Pressure Washer Do's and Dont's & Terminology.

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Pressure Washer Do's and Dont's & Terminology.

Do's and Don'ts When Pressure Washing

Pressure Washing Do's

  • DO read your operation manual thoroughly to ensure safe operation of your pressure washer.
  • DO make sure all guards and shields are in place and in good working order.
  • DO check oil levels before every use.
  • DO wear proper eye, face and hand protection when operating the equipment and pressure washing.
  • DO attach nozzles and/or accessories completely before starting the machine.
  • DO keep hands and feet clear of the cleaning nozzle at all times.
  • DO consider using a detergent or accessory to increase your cleaning power and decrease your cleaning time.
  • DO direct the water at a downward arc when cleaning wood substrates. Spraying head-on can damage wood siding and decks.
  • DO wash a small test area prior to starting your cleaning task.
  • DO pressure wash the surface thoroughly.
  • DO keep the wand and water jet at least 6 feet away from electrical wires, service boxes and entrances. A shock from service wires can be deadly.

Pressure Washing Don'ts

  • DON'T fill the fuel tank while the engine is running or still hot.
  • DON'T leave the nozzle in a closed position for more than a minute or two while the equipment is running. The pump may overheat.
  • DON'T try to repair a leak in the hose or connection while the system is under power.
  • DON'T wash pressure sensitive areas without testing first. Increasing spraying distance can allow for safe washing.
  • DON'T place any part of your body in front of the nozzle or point it at other people. The blast is so powerful, it can literally tear the skin off.
  • DON'T hold the nozzle too close to the surface or too long in one spot - the strong jet will gouge wood, dent aluminum side, erode stucco, and blast mortar out of joints in brick walls. Likewise, do not point the wand directly at windows, for obvious reasons.
  • DON'T pressure wash from a ladder - you'll need both hands to control the wand (when you turn it on, it has a hefty kickback, which can kick you off balance). Instead, use an adjustable extension wand to reach high places.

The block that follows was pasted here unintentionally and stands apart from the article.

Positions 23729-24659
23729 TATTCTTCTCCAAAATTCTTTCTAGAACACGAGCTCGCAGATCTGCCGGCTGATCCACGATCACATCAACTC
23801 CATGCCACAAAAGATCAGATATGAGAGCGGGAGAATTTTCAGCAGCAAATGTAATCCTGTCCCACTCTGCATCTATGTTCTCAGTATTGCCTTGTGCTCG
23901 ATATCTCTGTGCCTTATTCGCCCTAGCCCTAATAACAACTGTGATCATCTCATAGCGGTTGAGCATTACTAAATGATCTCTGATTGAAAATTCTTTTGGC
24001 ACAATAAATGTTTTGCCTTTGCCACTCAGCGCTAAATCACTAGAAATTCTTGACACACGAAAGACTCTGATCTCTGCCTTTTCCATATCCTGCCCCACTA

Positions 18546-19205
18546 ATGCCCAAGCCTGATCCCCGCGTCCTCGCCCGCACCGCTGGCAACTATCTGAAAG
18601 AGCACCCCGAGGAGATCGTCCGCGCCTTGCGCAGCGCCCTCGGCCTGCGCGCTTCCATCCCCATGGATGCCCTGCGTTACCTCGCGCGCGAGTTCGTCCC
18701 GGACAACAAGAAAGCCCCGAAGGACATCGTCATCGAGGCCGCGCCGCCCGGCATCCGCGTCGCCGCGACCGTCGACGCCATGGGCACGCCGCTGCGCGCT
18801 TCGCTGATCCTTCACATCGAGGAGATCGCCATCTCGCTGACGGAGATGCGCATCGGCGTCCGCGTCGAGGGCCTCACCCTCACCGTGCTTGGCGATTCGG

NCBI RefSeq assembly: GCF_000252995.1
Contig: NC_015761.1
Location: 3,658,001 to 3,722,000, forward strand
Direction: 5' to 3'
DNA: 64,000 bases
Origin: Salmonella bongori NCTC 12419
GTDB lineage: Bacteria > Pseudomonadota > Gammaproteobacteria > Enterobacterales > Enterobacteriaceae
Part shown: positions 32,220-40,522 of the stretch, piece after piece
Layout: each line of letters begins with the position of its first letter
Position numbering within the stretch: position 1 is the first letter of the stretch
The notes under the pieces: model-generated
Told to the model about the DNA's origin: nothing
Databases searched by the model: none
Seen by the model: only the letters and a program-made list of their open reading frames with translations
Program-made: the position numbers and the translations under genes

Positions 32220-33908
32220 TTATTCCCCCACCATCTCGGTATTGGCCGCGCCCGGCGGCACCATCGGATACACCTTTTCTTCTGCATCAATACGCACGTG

PSI (pounds per inch)

This indicates the amount of pressure the unit will create if concentrated on one square inch of surface area. The greater the PSI, the better the cleaning efficiency.

GPM (gallons per minute)

This tells you how much water (gallons) will flow through your pressure washer (flow rate). A higher flow rate will cut down on your cleaning time.

PSI versus GPM

PSI and GPM are both equally important when choosing a pressure washer. The PSI indicates the amount of pressure and GPM indicates the flow. You must have the correct combination of PSI and GPM to have the most ideal pressure washing system for your needs.

CU (cleaning unit)

This is calculated by multiplying PSI by GPM. The number is useful for comparing models. The higher the number of cleaning units, the more cleaning power your pressure washer has.


Pressure washer pumps are driven by the motor or engine and push the water through your pressure washer. The two types of pumps are direct drive and belt drive.


The actual pressure is created by the nozzle. Different nozzles sizes (orifices) are available to create the spray angle or pressure needed to fit your cleaning need. The wider the spray, the less cleaning power. The narrower the spray, the more cleaning power.

Unloaders and Relief Valves

Pressure washers are equipped with safety features designed to reduce pressure buildup. Unloaders and thermal relief valves prevent heat and water pressure from reaching dangerous levels.

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Portland, OR, USA